C’è un legame diretto tra gli attacchi informatici subiti dalle strutture sanitarie e le condizioni dei pazienti che si affidano alle loro cure. A evidenziarlo è una recente ricerca realizzata ...
This is highlighted by recent research carried out by the Ponemon Institute with the IT security company Proofpoint, “Cyber Insecurity in Healthcare: The Cost and Impact on Patient Safety and Care”, which involved 641 IT and health security professionals. According to the research, 89% of the organizations surveyed have suffered an average of 43 attacks in the last 12 months, almost one a week, while over 20% have suffered the four most common types of attacks (compromise of the cloud, ransomware, supply chain and corporate email compromise (BEC)/phishing spoofing – and has seen increased patient mortality rates in parallel.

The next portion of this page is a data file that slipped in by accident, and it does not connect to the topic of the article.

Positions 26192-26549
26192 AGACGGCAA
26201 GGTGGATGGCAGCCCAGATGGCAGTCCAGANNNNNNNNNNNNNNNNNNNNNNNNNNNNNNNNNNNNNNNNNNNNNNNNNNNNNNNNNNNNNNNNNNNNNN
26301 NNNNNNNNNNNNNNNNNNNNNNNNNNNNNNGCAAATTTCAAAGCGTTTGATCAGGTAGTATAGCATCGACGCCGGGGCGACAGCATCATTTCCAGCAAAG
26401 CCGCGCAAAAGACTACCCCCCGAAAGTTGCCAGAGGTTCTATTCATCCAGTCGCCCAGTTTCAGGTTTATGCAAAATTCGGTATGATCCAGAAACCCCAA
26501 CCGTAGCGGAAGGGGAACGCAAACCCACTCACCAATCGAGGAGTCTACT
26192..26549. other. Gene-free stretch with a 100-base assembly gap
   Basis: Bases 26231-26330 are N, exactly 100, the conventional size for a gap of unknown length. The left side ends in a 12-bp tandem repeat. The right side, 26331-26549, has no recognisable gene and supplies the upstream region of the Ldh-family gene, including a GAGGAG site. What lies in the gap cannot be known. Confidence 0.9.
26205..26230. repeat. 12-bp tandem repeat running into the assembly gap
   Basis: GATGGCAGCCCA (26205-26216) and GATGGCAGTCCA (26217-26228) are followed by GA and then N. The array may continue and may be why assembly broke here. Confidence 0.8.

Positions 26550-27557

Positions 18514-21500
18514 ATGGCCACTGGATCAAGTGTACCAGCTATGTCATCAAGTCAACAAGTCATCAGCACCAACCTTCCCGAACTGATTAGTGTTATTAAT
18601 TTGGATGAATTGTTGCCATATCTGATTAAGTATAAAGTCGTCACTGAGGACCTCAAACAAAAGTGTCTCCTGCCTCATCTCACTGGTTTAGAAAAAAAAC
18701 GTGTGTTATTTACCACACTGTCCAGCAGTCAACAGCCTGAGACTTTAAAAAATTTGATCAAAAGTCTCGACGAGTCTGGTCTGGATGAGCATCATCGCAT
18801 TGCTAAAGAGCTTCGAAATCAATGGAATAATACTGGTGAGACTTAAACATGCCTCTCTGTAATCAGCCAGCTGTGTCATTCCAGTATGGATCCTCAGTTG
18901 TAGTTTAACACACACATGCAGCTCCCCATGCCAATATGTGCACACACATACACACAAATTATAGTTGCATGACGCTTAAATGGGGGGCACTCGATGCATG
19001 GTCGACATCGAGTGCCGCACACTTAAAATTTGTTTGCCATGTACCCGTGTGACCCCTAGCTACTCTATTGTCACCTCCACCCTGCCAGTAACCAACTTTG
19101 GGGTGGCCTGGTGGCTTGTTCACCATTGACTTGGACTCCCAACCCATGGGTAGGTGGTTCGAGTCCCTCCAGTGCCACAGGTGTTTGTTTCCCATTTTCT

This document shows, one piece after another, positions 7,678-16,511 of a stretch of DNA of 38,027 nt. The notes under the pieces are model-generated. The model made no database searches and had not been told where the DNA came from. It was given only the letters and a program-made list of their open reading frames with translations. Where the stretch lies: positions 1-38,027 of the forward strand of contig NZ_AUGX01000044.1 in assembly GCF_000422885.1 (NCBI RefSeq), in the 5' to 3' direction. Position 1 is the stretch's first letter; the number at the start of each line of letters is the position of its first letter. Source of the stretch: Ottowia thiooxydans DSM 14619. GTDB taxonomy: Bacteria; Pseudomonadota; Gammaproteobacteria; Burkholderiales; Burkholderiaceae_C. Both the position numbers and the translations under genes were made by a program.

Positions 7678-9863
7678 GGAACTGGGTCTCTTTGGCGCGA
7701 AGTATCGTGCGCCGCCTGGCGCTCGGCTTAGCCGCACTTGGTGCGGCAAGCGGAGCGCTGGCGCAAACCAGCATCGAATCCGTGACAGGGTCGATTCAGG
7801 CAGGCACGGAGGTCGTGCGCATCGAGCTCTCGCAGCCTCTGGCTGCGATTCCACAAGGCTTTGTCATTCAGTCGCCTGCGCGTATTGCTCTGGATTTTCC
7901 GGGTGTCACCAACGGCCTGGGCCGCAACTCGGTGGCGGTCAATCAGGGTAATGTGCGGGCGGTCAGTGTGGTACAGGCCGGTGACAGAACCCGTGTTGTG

Among the most common consequences of attacks, the study highlights delays in procedures and examinations, therefore a deterioration in the level of performance for patients (a problem indicated by 57% of the sample) and an increase in complications of medical procedures for almost half of them. Ransomware is also the most widespread attack in the healthcare sector, which is behind even heavy delays in performance or tests for 64% of organizations, and which causes longer hospital stays than patients for 59% of respondents.
“The attacks we have analyzed put a strain on the resources of healthcare organizations – explains Larry Ponemon, president and founder of the Ponemon Institute – The result is not only a huge economic loss but also a direct impact on patient care, which endangers their safety and health. The majority of IT and security professionals consider their organizations vulnerable to these attacks and two-thirds believe that technologies such as cloud, mobile, big data , and Internet of Things further increase the risks for patient data and safety”.
Author: Lorenzo Forlani
Full article on: https://www.corrierecomunicazioni.it/digital-economy/cloud/cybersecurity-il-burnout-dei-professionisti-spiana-la-strada-agli-hacker/